• Diana Rey

Formative Assessment in Music Education

Updated: Dec 9, 2018

My first blog post is dedicated to my teaching credential program, instructors, and cohorts. This week we've been researching and focusing on Formative Assessment, which is a tool I use both in my private music lessons as well as my music classrooms to find out what my students are absorbing in our lessons in order to plan for future review and instruction.


Through my reflections this week on formative assessment as utilized both in my classroom and others', I find myself wondering how to include more technology to track and analyze the data I gather from formative assessments. Technology can provide an effective way to compile, track, and share information with students as well as staff members. I have to limit my use of technology in the classroom for the most part due to my teaching environments, but I'd like to be ready for some day in the future when my teaching conditions are more tech advanced. In the meantime, I will personally practice methods of collecting data and assessing without a lot of technology. Socrates used formative assessment with his students without the use of any technology and it proved very effect in his Socratic method.


I largely trust my abilities to assess most students in music class by watching/listening/recording them while they play instruments. I do see room to better assess them by using exit tickets as well as more verbal questions in which they all respond with a hand signal to indicate their answer, which would help me identify how well the class understands the lesson overall. I share with my students whether I assess that we need to change directions and cover additional information or spend a little extra time on a particular concept or skill.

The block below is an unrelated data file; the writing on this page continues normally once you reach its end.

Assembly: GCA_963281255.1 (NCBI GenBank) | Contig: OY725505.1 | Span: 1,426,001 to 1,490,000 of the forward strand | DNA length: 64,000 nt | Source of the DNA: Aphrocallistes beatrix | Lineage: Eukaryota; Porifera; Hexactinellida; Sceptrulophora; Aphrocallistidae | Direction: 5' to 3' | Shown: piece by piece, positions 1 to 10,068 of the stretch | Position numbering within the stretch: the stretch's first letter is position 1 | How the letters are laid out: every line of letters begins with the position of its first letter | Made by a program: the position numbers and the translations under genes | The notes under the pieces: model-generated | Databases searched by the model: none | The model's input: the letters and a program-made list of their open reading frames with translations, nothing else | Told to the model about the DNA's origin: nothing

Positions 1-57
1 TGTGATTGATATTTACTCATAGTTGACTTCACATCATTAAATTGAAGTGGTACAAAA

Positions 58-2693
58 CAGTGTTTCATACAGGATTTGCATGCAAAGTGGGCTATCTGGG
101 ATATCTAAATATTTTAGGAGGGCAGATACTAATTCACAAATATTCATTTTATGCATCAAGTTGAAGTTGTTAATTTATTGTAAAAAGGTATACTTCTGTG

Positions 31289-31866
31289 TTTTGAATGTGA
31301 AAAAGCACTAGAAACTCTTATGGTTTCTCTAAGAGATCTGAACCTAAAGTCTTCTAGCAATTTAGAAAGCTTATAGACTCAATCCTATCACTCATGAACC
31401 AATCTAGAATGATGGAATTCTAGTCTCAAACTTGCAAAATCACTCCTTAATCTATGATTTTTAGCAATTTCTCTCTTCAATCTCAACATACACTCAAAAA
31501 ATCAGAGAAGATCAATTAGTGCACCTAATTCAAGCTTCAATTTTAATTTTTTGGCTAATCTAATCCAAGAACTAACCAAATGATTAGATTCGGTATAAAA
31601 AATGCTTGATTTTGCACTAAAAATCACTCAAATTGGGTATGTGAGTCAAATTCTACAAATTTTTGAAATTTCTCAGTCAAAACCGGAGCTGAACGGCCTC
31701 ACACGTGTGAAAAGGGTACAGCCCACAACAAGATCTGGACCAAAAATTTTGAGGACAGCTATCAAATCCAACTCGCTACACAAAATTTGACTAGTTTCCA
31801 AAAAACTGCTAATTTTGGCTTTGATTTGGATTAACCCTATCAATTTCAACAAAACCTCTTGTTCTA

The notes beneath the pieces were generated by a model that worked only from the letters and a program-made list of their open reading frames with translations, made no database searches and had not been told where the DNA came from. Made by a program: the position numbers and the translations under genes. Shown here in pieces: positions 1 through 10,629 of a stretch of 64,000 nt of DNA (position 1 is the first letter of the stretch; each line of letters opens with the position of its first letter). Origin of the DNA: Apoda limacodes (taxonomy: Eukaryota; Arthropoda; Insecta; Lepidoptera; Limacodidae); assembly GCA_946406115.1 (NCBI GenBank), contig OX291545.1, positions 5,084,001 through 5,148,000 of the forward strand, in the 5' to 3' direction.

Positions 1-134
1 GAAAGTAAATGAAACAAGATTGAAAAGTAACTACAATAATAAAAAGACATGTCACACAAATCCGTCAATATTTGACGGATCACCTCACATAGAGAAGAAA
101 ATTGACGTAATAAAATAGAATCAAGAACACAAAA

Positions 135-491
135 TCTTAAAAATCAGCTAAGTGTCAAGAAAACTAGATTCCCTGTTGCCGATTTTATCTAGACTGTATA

In order to teach effectively to different types of students including English language

Formative Assessment Tip: Drawings work well for students who struggle with written or verbal language communication.

learners (ELL), students with special needs, and Gifted and Talented students, I would make sure to modify the activity. For example, a student who struggles to play a more complex rhythm on a drum could just play a steady beat instead as well as the way I visually present in writing and diagrams either new information or assessment questions. Providing a chart of information to help ELL students decode vocabulary words on their own using simple english words allows those students to continue their music learning in english. Most ELL students listen and follow the activities in class very well because so much of what we do in music involves a lot of visual and sonic demonstration as well as practice. I observe my ELLs and students with special needs regularly (as well as all members of the class) to see who is struggling and may need further instruction. Students who excel at the material can be called on to lead or teach the rest of the class what they know in various ways that allow them to develop new

skillsets.


As teachers, our job is to make sure that our students progress through the curriculum and meet curriculum standards and objectives both in the moment and summarily. The more often and thoroughly educators can assess for learning progress, the better prepared students are for their future and the more we as teachers can delve into the subject matter at hand. I feel most fulfilled as a teacher when my students ask deeper, challenging questions and/or make connections during class discussion between our lesson and the world beyond the classroom. When these moments happen, I will look at it now as another formative assessment as well as a sign of prior successful formative assessments. Fellow teachers, what moments in the classroom or with individual students tell you that your formative assessments are working?

©2018 by Diana Rey's School Of Music. Proudly created with Aingley's help 🎼